That Was The Week That Was


• Hi, my name’s Chris, and I’m an eclectic.

• I managed to get in one more post about museums (two good ones in London)…

• …but instead of finishing that series (as I keep promising), I got curious about the history of presidential memorials in Washington, DC — and the controversies attending them.

• The last surviving veteran of World War I died, and that person’s identity might surprise you. (It did me.)

• I violated one of my own self-imposed rules and spouted off about theology: specifically, that of the sacrament of Communion.

• Almost 170 million people watched at least part of the Super Bowl. I was one of them, but as faithful readers of this blog could have predicted, I was also one of the 4 million who watched Downton Abbey instead of the thrilling fourth quarter. So perhaps I was feeling bitter when I celebrated the end of the NFL season and the approach of baseball


Eddie Cicotte
Eddie Cicotte, best known for throwing (a) spitballs and (b) the 1919 World Series - Library of Congress

• And for the other three people who combine enjoyment of Downton Abbey with love of baseball… Alicia Cohn celebrated Downton‘s “emphasis on humans’ agency and accountability despite social and economic barriers,” and Jonah Keri told the fascinating history of the spitball and its decline.

• There’s a new addition to my Recommended Links page: Real World Economics by Ed Lotterman. Ed’s that rare combination: the historically-minded economist. He also knows how to write well, which has rarely been my experience of the “dismal science.”

• Our church is a week away from hosting Soong-Chan Rah for a three-day event on helping Christians bridge cultural and generational divides. Anyone interested in that event might also want to read this post on cultural intelligence, collectively written by Rah, Eugene Cho, and Helen Lee in response to a campaign ad in Michigan’s Senate race.

• So, John Piper and his comments about God giving a “masculine feel” to Christianity… I’m with Christian Piatt: “I really want to give people like John Piper the benefit of the doubt.” But like Piatt, I think it’s one thing to celebrate virtues like strength, courage, and self-sacrifice and another to say that “Theology and church and mission are marked by an overarching godly male leadership in the spirit of Christ….” John PiperAnd I say Amen to Rachel Stone: “I don’t believe God has given Christians a mandate to preserve and perpetuate cultural notions of masculinity and femininity any more than God wishes us to adopt Ancient Near Eastern (or Greco-Roman) blindspots about (dis)ability, race, and social class.” Most of all, I salute my colleague up at Bethel Seminary, Kyle Roberts, for his response, which affirms both the particularity of Christ’s Incarnation and the uniqueness of his divine nature, and reminds us of the seemingly feminine traits of that easily-forgotten third person of the Godhead:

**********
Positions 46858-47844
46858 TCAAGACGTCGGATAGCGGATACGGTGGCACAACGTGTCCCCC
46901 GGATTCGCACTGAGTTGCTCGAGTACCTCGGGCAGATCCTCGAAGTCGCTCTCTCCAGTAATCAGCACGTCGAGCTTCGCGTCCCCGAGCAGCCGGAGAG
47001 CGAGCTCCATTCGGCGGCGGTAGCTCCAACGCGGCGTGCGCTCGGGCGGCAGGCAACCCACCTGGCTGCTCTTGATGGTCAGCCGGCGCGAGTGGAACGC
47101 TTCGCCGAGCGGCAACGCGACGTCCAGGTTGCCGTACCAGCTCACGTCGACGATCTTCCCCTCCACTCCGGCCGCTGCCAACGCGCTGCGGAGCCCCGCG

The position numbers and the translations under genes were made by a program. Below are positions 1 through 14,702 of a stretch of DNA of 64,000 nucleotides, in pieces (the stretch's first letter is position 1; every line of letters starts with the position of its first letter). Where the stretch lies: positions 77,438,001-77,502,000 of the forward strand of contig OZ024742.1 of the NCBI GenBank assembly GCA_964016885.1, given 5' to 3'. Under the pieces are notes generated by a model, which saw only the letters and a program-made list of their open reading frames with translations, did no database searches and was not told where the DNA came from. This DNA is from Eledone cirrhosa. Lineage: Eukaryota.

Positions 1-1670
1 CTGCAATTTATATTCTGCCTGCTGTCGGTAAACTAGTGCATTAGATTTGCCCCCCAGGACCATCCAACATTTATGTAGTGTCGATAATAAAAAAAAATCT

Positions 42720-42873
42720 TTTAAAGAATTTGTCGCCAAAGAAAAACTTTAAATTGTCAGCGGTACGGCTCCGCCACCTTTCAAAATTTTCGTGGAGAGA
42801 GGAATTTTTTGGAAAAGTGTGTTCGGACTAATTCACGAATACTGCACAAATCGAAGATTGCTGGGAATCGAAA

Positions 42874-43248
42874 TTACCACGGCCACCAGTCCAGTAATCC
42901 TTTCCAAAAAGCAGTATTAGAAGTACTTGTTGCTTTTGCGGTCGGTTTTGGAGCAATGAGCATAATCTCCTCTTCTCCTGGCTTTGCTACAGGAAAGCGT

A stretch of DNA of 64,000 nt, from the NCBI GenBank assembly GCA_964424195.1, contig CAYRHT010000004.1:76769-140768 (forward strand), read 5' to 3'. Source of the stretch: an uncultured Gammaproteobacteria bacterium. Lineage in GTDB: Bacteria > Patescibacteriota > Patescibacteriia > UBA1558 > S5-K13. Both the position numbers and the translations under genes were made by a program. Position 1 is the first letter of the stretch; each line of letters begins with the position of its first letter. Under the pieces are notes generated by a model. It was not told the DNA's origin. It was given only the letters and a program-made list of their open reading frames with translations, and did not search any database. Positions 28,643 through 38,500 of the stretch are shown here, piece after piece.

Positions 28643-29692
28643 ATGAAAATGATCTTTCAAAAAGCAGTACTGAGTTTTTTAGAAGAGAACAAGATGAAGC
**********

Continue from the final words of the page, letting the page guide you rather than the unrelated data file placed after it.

God has not given us a Christianity with a masculine feel. Rather, Christianity has created a God with a masculine feel, to the extent we have forgotten that (1) God is not literally gendered (except in the incarnation) and (2) The Spirit and the Son — the two hands of the Father — suggest a diversity that just might validate the diversity in human creation and thereby give value equally, not just to both sexes, but to all configurations and combinations, in individual persons, of what society has traditionally called “feminine” and “masculine.”

• The people who nod along with John Piper would probably have multiple problems with a woman who not only pastors a Lutheran church but keeps a blog that is occasionally reposted by The Christian Century. But I still liked her set of four vignettes. (H/T CC Blogs)

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